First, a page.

Is Iraq Winnable?
In a recent Slate article, Christopher Hitchens lays into James Baker, head of the Iraq Study Group. Hitchens: “Baker was quoted as saying, with great self-satisfaction, that nobody ever asks him any more about the decision to leave Saddam Hussein in power in 1991.”
In 1991, for those who keep insisting on the importance of sending
enough troops, there were half a million already-triumphant Allied soldiers on the scene. Iraq was stuffed with weapons of mass destruction, just waiting to be discovered by the inspectors of UNSCOM. The mass graves were fresh. The strength of sectarian militias was slight. The influence of Iran, still recovering from the devastating aggression of Saddam Hussein, was limited. Syria was—let's give Baker his due—”on side.” The Iraqi Baathists were demoralized by the sheer speed and ignominy of their eviction from Kuwait and completely isolated even from their usual protectors in Moscow, Paris, and Beijing. There would never have been a better opportunity to “address the cause” and to remove a dictator who was a permanent menace to his subjects, his neighbors, and the world beyond. Instead, he was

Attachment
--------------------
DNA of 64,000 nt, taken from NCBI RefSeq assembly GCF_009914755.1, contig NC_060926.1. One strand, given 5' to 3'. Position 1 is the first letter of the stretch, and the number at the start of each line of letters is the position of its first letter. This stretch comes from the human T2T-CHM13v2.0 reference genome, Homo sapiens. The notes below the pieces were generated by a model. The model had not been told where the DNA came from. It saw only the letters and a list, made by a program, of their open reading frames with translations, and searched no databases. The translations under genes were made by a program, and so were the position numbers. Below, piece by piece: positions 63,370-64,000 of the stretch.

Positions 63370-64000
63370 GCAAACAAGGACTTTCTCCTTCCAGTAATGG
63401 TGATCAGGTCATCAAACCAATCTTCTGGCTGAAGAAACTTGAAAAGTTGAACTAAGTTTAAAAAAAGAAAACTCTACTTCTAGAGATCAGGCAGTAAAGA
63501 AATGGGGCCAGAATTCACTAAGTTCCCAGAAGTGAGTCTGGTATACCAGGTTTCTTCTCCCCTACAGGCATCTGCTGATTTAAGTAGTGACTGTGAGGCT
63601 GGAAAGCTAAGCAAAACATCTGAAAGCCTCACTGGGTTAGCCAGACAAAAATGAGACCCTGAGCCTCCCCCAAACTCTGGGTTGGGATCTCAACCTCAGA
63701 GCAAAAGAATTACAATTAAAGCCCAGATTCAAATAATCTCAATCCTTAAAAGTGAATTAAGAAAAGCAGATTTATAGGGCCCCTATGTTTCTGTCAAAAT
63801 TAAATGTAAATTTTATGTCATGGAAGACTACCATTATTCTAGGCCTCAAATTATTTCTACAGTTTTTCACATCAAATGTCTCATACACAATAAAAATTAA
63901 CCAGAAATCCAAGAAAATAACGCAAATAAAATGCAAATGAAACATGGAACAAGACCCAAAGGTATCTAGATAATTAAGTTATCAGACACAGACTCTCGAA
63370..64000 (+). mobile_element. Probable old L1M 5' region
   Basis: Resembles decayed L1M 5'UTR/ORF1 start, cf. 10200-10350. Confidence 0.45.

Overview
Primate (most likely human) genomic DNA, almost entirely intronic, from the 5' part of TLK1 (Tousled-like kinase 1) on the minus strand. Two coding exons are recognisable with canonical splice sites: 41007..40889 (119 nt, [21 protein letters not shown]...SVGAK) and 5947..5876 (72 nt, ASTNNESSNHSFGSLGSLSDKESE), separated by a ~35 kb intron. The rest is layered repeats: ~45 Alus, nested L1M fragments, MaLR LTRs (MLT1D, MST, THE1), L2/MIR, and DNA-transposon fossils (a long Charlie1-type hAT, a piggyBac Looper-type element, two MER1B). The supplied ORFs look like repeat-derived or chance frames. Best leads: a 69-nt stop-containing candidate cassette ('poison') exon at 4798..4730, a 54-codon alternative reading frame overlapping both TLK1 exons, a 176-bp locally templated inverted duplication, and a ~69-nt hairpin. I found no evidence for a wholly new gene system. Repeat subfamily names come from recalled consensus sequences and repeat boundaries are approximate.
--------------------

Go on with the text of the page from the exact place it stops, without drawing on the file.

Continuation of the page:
shamefully confirmed in power and a miserable 12-year period of sanctions helped him to enrich himself and to create the immiserated, uneducated, unemployed underclass that is now one of the “root causes” of a new social breakdown in Iraq. It seems a bit much that the man principally responsible for all this should be so pleased with himself and that he should be hailed on all sides as the very model of the statesmanship we now need.
Whether or not you were in favor of toppling Saddam, the fact is: he’s gone and we’re there. So, the question now is: can we win? Can the U.S. and coalition forces quell sectarian violence enough for the fledgling Iraqi government to establish and maintain peace?
It seems that the newly elected Democrat House and Senate, and very likely, the Bush administration, are eagerly awaiting the recommendations of the ISG, which is expected to call for regional diplomacy (read that: negotiations with Iran and Syria). I wonder, though, what they hope to gain from such negotiations. Does anyone really think that Iran or Syria is interested in assisting the West; that they’ll suddenly tolerate liberalism and modernity and how to save money on car repairs allow Iraq become the “democracy” that Bush envisions?